Born to be a player in jazz world; ALAN NICHOL brings you the latest news from the roots music scene in the region.
NEW York-born jazz saxophonist/composer/bandleader Ravi Coltrane takes leave from a short tour of Italy to play a single UK concert at the Sage Gateshead's Hall 2 next Wednesday night.
The show represents a real scoop for the Gateshead venue. Ravi is the second son of John and Alice Coltrane and it would be difficult to imagine a more illustrious jazz music pedigree.
His parents, aside from being iconic jazz musicians, were both profoundly spiritual individuals, and bestowed their son's first name in honour of the highly influential - and equally spiritual - Indian sitar virtuoso Ravi Shankar.
Ravi Coltrane was only two years old when his pre-eminent father died (in 1967 at the tragically young age of 40) but a combination of genetics, nurture by his highly accomplished mother - a pianist, organist, harpist and composer with two dozen albums as a bandleader plus more with her husband - and years of study and hard work have forged an impressive career.
The family moved to California when he was very young and Coltrane embarked on his musical career as a young man. Since his early days as a sideman in (ace drummer and John Coltrane alumnus) Elvin Jones's band, he has recorded dozens of albums with a range of other top-class musicians such as McCoy Tyner, Jack DeJohnette, Terence Blanchard, David Murray and Steve Coleman, and played live with many more.
The Grammy-nominated Coltrane, who, like his father, also plays alto sax and clarinet, was a member of the Blue Note 7. Coltrane is also cofounder/owner of the independent RKM record label, producing several acts for it.
Ravi's own most recent album was Spirit of Fiction (2012) for Blue Note - his sixth as bandleader. The album was produced by his friend and fellow saxophonist Joe Lovano.
Coltrane's stellar combo for this show comprises Adam Rogers (guitar), Scott Colley (bass) and Nate Smith (drums) - each of whom has an unimpeachably impressive musical CV - and the gig has significant personal symmetry for the leader.
This year is the 50th anniversary of the release of arguably John Coltrane's magnum opus, A Love Supreme, which appeared before the world just months before Ravi's birth.
A couple of other jazz-related events also warrant a mention here. On October 20, the unfeasibly busy bassist Marcus Miller - who, like Coltrane, is also from Brooklyn - brings his band to the Sage Gateshead (Hall 1).
Miller has been the first-call 'bass guy' for the likes of Luther Vandross, Chaka Khan, Frank Sinatra, Aretha Franklin, Elton John and Michael Jackson. He brings his band to the UK after a major success at London's Royal Festival Hall last year when he showcased his recent album Afrodeezia.
Sage Gateshead has just announced that Gregory Porter will be headlining next year's Gateshead International Jazz Festival in April. Tickets are on sale now for this show.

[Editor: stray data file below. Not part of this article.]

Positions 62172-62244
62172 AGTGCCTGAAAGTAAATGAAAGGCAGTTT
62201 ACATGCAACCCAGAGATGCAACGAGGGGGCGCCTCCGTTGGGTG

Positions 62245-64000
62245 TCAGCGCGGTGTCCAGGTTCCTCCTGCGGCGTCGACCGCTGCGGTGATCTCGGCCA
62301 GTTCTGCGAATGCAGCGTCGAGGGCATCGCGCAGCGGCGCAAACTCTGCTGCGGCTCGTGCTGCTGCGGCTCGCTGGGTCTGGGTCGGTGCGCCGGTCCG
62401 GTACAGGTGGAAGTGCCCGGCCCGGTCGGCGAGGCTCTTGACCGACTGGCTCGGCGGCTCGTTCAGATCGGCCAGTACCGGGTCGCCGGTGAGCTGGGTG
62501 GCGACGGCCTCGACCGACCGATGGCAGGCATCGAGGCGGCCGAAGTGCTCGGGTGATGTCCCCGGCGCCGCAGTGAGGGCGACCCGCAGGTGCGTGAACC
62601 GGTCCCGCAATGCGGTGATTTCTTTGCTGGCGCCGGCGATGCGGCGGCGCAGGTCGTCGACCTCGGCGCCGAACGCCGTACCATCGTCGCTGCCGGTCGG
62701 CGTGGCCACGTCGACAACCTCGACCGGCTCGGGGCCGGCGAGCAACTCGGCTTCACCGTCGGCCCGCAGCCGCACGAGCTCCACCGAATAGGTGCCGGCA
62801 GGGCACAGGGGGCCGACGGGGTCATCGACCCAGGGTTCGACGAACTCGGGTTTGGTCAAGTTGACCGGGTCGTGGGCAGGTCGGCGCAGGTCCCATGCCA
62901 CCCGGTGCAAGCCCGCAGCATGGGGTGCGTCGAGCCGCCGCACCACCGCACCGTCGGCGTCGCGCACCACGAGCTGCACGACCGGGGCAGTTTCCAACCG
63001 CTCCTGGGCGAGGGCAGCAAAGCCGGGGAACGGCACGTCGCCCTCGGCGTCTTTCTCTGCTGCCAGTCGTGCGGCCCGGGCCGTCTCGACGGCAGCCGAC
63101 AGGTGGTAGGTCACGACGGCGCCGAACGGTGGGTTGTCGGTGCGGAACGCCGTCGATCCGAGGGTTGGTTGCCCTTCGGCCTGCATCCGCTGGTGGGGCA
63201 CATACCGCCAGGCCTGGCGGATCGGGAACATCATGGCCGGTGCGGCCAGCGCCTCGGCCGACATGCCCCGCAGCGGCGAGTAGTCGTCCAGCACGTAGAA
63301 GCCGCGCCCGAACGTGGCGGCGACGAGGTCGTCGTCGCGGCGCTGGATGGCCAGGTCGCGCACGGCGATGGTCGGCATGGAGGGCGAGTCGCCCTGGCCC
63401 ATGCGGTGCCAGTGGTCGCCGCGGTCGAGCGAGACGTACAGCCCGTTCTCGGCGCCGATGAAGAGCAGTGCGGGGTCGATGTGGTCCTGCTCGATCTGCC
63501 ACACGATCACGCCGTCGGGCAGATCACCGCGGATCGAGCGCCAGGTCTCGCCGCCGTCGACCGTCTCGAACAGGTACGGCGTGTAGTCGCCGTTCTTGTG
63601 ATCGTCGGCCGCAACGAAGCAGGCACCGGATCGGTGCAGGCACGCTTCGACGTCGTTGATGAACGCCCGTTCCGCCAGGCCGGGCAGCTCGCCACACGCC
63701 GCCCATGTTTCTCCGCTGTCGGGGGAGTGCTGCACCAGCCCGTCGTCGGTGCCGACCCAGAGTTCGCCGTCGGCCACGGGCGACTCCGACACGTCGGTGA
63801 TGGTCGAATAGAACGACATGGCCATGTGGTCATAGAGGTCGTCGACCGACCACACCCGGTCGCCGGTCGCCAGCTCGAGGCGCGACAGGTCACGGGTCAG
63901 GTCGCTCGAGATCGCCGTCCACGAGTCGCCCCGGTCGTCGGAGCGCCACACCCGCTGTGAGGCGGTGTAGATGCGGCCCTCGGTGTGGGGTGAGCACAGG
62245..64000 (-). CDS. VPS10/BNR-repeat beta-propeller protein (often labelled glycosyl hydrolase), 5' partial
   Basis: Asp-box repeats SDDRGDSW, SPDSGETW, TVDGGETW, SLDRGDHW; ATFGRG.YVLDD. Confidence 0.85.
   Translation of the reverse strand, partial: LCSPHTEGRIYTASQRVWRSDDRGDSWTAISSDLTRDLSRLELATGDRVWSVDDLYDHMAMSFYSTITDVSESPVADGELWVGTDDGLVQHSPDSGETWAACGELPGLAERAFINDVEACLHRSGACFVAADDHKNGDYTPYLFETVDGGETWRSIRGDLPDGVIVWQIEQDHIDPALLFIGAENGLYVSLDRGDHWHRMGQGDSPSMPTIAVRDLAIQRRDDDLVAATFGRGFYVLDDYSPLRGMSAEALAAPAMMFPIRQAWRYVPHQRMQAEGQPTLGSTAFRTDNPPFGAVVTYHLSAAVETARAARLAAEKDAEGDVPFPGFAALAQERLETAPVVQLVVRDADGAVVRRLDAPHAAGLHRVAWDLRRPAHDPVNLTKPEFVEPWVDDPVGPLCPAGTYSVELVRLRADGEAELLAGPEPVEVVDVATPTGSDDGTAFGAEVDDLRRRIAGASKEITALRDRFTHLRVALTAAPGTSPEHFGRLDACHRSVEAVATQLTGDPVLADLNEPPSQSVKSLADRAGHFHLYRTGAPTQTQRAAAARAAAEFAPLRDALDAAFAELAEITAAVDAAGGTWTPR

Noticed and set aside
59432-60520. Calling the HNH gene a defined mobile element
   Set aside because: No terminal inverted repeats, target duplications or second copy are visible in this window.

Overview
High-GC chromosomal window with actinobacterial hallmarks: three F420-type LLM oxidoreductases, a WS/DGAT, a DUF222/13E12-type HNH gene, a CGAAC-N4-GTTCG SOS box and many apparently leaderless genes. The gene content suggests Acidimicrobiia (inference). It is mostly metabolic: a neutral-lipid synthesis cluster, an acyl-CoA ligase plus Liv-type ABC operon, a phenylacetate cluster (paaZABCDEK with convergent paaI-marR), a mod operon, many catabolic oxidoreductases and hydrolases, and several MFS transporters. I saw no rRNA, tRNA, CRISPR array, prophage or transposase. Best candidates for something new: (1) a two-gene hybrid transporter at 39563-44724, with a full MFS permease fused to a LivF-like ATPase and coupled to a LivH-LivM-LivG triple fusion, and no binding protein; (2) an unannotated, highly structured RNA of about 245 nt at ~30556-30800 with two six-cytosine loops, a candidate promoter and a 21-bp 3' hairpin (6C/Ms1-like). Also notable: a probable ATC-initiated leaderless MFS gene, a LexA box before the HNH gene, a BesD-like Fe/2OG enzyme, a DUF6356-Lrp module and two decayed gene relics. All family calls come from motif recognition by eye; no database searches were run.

After the all-round success of last year's festival, the organisers - Sage in conjunction with Serious - will no doubt be trying their level best to emulate that broad-based and attractively seductive package ! Cluny 2 welcomes the Indiana folk/alt country troubadour Otis Gibbs tonight. Gibbs has been a guest of the Jumpin' Hot Club many times; indeed he was one of the bestreceived performers at last year's SummerTyne Americana festival.
Originally from Wanamaker, Indiana, Gibbs now calls East Nashville his home, when he is home, that is. He spends long periods on the road and his journalistic eye is able to capture source material for his work.
Gibbs is something of a throwback, in the best possible sense, drawing his inspiration from blue-collar poets like Woody Guthrie and Townes van Zandt. Sharp, literate and direct, he sings about the matter-of-fact events that often provide the simple truths.
He has a pretty unsentimental view of life and has little need to sanitise ugly facts.
His last album, Souvenirs of A Misspent Youth, his seventh to date, provides eloquent testimony. In typically forthright fashion, he summarised his outlook, thus: "One thing I inherited from my father was his low tolerance for bull**** and, let's face it, the arts world is full of it.
"With that in mind, one morning I scribbled a thought onto the cover of my notebook that served as a reminder while working on these songs. There are only two people in art who matter. There's the creative individual and the person experiencing it; everything else is an artifi-cial filter.
"If I have one core artistic belief, that would probably be it. That principle and a whole lot of scratching, clawing and sacrifice has earned me a loyal cult following throughout Europe and in parts of the USA, but don't feel bad if you've never heard of me. I like to joke around the house that I've done everything I can to remain obscure without realizing it."
He certainly is not obscure in these parts, having built a strong core of fans on the back of his 'tell it like it is' ethos.
Local man Sam Gibson opens the show.
As next week will be devoted to the SummerTyne Americana festival, it is worth mentioning in advance that in the week after it - specifi-cally on Tuesday, July 21, - there are gigs by popular Scottish singer/songwriter, Dougie McLean (at Sage Hall 2), US folk/country star Mary Chapin Carpenter at Durham's Gala theatre and gypsy-jazz crew Bratislava Hot Serenaders at the Sage's Hall 1.
Mary |Chapin Carpenter
Mary |Chapin Carpenter
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|Publication:||Evening Chronicle (Newcastle, England)|
|Date:||Jul 10, 2015|
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